“Well, it’s too much for me to process,” Bubba says. “I’m gonna’ hire you anyway and call you Double A. You know, like the batteries.” The name sticks. Double A Dixon.
Double A finishes his coffee and heads out for work. He’s thinking hard. Maybe when I get to pounding them fenders on that Ford Crown Victoria police cruiser, it’ll get my mind off the inspection for a while, settle me down, calm my nerves.
He gets to the shop before Bubba and leans against a customer’s pickup in the gravel parking lot to enjoy a smoke: a Camel, no filter. He takes a deep draw and exhales through his nose. Damn, this is good. Would I walk a mile for one of these things? Hell no. Well, maybe if push come to shove. Damn, I wish Bubba would get off his ass and get on down here.
Double A is finishing his smoke and flips the still-lit buttsie on the gravel as Bubba drives up. Double A suddenly remembers his army training and retrieves it. He wipes off the lit end with his fingers and field strips what’s left of the cigarette. Tobacco flutters to the ground. He rolls the paper into a tiny ball and puts it into his pocket like a sharp soldier should. Bubba opens the shop. Double A picks up his hammering tools and gets to work on the cruiser. Some dumb-ass rookie chasing a couple of teenagers for marijuana possession crashed the damn thing. “I’m glad they got away,” Double A says to himself. “I hope they fire that no ’count rookie cop.”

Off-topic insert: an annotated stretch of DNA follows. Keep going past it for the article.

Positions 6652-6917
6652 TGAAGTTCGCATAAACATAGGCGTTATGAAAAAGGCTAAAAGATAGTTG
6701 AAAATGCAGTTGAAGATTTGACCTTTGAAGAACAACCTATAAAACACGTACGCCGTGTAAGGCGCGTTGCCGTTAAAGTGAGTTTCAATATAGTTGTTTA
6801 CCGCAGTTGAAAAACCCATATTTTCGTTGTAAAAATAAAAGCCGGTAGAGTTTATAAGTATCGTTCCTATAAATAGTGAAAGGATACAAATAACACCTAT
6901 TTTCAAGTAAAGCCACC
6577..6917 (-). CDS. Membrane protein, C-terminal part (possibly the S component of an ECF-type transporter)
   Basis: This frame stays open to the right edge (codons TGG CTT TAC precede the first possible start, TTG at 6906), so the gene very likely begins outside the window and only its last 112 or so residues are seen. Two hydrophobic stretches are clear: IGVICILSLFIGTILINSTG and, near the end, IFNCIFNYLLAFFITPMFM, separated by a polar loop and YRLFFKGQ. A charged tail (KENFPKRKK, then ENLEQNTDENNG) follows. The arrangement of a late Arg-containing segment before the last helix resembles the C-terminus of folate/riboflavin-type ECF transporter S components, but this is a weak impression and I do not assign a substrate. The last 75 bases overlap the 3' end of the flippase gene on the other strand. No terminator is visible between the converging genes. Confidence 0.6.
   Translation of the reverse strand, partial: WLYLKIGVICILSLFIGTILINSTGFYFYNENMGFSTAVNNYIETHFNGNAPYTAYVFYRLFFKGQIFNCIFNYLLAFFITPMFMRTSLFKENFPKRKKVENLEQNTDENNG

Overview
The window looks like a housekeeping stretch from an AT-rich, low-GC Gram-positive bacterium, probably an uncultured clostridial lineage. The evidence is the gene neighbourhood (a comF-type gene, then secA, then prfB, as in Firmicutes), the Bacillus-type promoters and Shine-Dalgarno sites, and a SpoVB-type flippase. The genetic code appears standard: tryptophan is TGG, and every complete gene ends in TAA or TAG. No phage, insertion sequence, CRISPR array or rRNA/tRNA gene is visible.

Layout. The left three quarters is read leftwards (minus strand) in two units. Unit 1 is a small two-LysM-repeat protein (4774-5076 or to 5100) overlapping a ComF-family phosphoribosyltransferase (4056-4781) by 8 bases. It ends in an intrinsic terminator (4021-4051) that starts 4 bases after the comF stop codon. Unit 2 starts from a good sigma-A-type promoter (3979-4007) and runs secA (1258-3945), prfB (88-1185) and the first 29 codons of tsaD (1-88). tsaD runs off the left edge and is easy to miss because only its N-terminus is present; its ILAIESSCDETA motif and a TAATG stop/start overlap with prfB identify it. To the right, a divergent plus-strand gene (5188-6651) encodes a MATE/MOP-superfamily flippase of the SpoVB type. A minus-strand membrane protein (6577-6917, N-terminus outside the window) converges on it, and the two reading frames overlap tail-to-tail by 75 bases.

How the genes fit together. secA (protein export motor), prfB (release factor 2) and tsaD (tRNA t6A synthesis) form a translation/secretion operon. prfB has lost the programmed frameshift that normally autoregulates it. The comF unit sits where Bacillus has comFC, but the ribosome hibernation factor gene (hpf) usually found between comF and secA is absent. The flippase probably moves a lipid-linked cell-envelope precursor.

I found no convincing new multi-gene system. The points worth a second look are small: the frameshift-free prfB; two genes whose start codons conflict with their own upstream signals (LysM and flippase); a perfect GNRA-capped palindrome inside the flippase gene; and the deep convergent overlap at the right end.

Double A pounds away on the left front fender. Pounding metal brings his favorite John Phillips Sousa’s march to mind: Oh, the monkey wrapped his tail around the flagpole, la-ta-dah, la-ta-dah. Wham! He is humming Sousa and grinning like cousin Otis’ mule eatin’ briars. Sporadically, he breaks into Sousa with a fierce Yeah! as the hammer smashes metal. When he wields that four-pound hammer, he is by god in charge, and don’t you forget it. Hammering the hell out of a busted car body levels the playing field in his contest with Colonel Winston.